Frequency of lubricant instillation was increased. Adjuvant drugs were stopped, and moxifloxacin was replaced with tobramycin. Since the patient had no improvement with these modifications after 1 week corneal debridement was done and the material was sent for microbiological and pathological examination [Figure 3]. Culture was sterile and on pathological examination only an amorphous material was obtained. The patient had symptomatic improvement with clearing of cornea and improvement in visual acuity to 2MCF.
| Discussion|| |
White corneal deposits has been reported with topical ciprofloxacin, norfloxacin, ofloxacin, gatifloxacin, sparfloxacin, and torsufloxacin, little has been documented with moxifloxacin.,,,, The predisposing factor for the corneal deposits is corneal epithelial defect, corneal edema, and polypharmacy which impair corneal epithelialization. Even though the specific factors contributing to the formation of the fluoroquinolone corneal deposits are not known, the pH-solubility profiles have some importance.
Secondary corneal calcium deposits have been described in association with chronic inflammation, recurrent ulceration, multiple surgical procedures, and disturbed calcium metabolism. In these calcium deposit is seen in the palpebral area and develop slowly and it involves the full thickness of stroma. Corneal calcium deposits are morphologically two types. Band-shaped keratopathy is the most common type in which calcium is deposited in Bowman's membrane and superficial stroma. Calcareous degeneration is the second type in which calcium is deposited in deep stroma and Descemet's membrane, rarely both conditions may coexist.
Topical steroid phosphate therapy may lead to calcium phosphate deposit in corneal stroma in patients with normal serum calcium and phosphorus. It may be due to alteration in the glycosaminoglycan metabolism of corneal stromal keratocyte. It is reported that simultaneous use of topical Dexamethasone phosphate with timolol maleate may lead to corneal calcium phosphate deposit even without corneal epithelial defect.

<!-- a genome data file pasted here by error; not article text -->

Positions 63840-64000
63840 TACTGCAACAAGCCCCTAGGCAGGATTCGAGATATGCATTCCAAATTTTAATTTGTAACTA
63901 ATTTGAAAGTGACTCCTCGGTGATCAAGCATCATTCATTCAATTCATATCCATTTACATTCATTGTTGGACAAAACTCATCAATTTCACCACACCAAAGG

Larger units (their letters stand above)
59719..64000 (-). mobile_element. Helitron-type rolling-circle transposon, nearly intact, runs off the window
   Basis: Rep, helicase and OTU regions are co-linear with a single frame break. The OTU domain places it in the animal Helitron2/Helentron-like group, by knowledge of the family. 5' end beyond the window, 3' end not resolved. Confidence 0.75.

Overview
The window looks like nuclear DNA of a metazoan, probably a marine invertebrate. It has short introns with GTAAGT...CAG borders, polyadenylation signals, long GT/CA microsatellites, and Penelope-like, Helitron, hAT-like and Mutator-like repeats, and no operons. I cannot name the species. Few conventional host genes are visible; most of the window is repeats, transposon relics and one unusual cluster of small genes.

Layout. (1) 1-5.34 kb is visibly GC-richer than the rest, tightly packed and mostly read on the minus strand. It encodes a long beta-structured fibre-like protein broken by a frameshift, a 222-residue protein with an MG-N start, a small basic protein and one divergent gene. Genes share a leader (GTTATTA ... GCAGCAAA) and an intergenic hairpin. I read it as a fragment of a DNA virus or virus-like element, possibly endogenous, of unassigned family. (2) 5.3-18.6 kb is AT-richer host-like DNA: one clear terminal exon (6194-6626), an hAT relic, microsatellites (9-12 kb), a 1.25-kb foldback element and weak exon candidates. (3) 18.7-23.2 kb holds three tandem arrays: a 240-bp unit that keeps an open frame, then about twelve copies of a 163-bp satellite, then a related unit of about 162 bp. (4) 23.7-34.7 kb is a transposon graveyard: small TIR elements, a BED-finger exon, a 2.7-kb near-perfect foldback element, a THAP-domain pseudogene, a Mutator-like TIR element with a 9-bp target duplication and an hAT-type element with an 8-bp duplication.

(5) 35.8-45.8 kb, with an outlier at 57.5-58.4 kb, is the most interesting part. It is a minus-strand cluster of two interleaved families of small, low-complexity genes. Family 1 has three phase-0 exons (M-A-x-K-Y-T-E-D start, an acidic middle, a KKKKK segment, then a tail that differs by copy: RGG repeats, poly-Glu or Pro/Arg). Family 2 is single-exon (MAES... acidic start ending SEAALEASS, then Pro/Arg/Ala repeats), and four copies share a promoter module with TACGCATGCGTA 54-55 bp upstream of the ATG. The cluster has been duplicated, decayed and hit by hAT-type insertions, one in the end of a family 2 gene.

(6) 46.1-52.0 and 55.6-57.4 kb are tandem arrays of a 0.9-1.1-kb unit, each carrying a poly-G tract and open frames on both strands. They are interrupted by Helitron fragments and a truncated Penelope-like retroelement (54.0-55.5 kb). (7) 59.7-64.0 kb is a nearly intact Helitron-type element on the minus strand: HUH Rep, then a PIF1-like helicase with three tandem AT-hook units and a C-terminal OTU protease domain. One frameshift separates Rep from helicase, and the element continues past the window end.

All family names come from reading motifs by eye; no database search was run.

Our patient was on topical moxifloxacin, dexamethasone phosphate, timolol, potassium iodide – calcium chloride combination. Hence, the corneal deposit may be that of moxifloxacin or calcium phosphate. However, moxifloxacin and calcium crystals were not demonstrated due to lack of special stains in our institute.
Fluoroquinolone deposit can be confirmed by biochemical analysis of corneal biopsy specimen or corneal button. The fluoroquinolone deposit usually disappears 3–4 weeks of discontinuation of the medication, but our patient had reported 4 weeks of medication we did the corneal scraping.
Corneal calcium deposit can be confirmed by light microscopy following staining with stains like von kossa or by electron microscopic examination of a corneal button as intracellular deposits or by energy dispersive X-ray analysis., Superficial corneal calcification can be treated with chelating agents like ethylenediaminetetraacetic acid or by ablation and deep calcification by penetrating keratoplasty.
| Conclusion|| |
Judicious use of topical drugs is important, especially in patients with compromised surface layers (cornea and conjunctiva), dry eye, postcataract surgery where peritomy and cautery adds to the problem. The anticipation of this rare, innocuous complication can prevent embarrassment to the surgeon and the patient as the changes are easily reversible in the early stages with discontinuation of the offending agent.
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Conflicts of interest
There are no conflicts of interest.
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[Figure 1], [Figure 2], [Figure 3]